He wasn’t talking about physical comfort, of course. He wasn’t suggesting we give up our upholstered chairs and go back to sitting on stiff wooden pews. Or that we turn off the heating system and shiver through the coming winter. Or even that we should feel uneasy among the other worshippers.
No, what we’ve grown “too comfortable” with is the culture that our church lives in.
We tend not to be aware of that culture. The same way the fish probably aren’t aware of the medium they swim in. I doubt if trout have philosophical epiphanies about water.

But unlike trout, we can consider the culture we live in with a critical eye.
Don’t get me wrong — I much prefer this culture to most of the alternatives. I don’t want to live where a week in hospital can wipe out my savings. Nor do I want to live where there are no hospitals at all. I don’t want to live where a ruthless dictator keeps any kind of dissent under his thumb, nor where equally ruthless ideologs turn government into anarchy.
Still, it’s not perfect. As Winston Churchill once described democracy, “the worst form of government, except for all those other forms…”
John Kenneth Galbraith popularized the term, “conventional wisdom,” in his book The Affluent Society, back in 1958. He used it to refer to commonly accepted notions that are rarely scrutinized for their accuracy.

GETTING OFF THE TRACK In our culture, conventional wisdom uncritically endorses competition. Also economic growth, lines of command, having power, and climbing the ladder. I went through most of my life convinced that if someone offered me a promotion, I had to take it. Even if I wasn’t suited for the job. The whole point of working was to move onward and upward, wasn’t it? I went through most of my life believing that I should eat everything put on my plate. It never occurred to me that I could ask for smaller helpings. I went through most of my life believing that winning mattered. I told myself I wasn’t competitive, but who wants to be a loser? Whether in a game or an argument, I wanted to come out on top. But maybe losing matters just as much as winning. Only when I realize I made a mistake, in hindsight, can I re-examine what I might have done and learn from it. Perhaps life is a constant succession of course corrections. Conventional wisdom always contains some truth. That makes it comfortable. Which, as economist Galbraith noted, enhances its ability to resist any serious consideration of alternatives. Whenever we treat our culture’s conventional wisdom as holy writ, we should feel uncomfortable.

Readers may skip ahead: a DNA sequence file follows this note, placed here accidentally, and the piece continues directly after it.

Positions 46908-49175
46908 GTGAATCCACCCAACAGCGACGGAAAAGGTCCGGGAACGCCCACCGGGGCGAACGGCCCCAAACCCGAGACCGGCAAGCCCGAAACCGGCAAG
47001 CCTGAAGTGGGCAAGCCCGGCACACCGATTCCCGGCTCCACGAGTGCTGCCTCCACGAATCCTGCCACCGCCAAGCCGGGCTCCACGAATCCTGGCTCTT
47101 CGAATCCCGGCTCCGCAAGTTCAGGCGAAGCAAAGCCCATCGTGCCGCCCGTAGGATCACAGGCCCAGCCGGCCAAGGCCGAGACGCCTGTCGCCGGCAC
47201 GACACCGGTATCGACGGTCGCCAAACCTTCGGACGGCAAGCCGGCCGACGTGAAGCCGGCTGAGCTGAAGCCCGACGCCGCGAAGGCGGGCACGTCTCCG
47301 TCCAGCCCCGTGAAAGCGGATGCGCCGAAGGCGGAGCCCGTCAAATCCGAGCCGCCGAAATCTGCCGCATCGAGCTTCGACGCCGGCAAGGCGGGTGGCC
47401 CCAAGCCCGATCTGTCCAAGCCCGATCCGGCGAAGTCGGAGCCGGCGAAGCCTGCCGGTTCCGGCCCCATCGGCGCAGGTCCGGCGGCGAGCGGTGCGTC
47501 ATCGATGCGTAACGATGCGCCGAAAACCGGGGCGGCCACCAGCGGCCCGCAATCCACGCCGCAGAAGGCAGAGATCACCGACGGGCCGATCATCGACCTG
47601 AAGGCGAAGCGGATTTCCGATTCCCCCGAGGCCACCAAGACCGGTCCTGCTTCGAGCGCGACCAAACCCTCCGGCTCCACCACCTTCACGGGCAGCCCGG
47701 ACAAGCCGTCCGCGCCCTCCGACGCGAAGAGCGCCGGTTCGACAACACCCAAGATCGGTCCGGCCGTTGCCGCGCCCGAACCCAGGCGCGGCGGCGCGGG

Copyright © 2013 by Jim Taylor. Non-profit use in congregations and study groups, and links from other blogs, welcomed; all other rights reserved.
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IPCC Report

IMG_0799IPCC Report Confirms Humans Cause Climate Warming

The International Panel on Climate Change (IPCC)report released Saturday, states that it is extremely likely (95-99% certainty) that humans have caused over 50% of the global increase in temperature since 1951.  Read more on the website, which highlights these points:

  • 95%-100% is the same level of certainty as that smoking cigarettes causes cancer

  • The earth has a carbon budget of 1 trillion metric tonnes of CO2 into the atmosphere before warming will exceed 2oC, a critical point.  More than half of this budget has already been used.

  • The last three decades have been the three warmest in recorded history.

Articles from The GuardianGlobe and Mail, and The Star analyze the IPCC report.

Many thanks to the Green Awakening Network for this report.

Posted October 6, 2013 by allanbaker in Environment

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Sunrise at Cape Spear - a new day!From a poster at Five Oaks – a United Church of Canada retreat centre:

Live fully in the present

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Honour tradition and the ancestors

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Hear the voice of tomorrow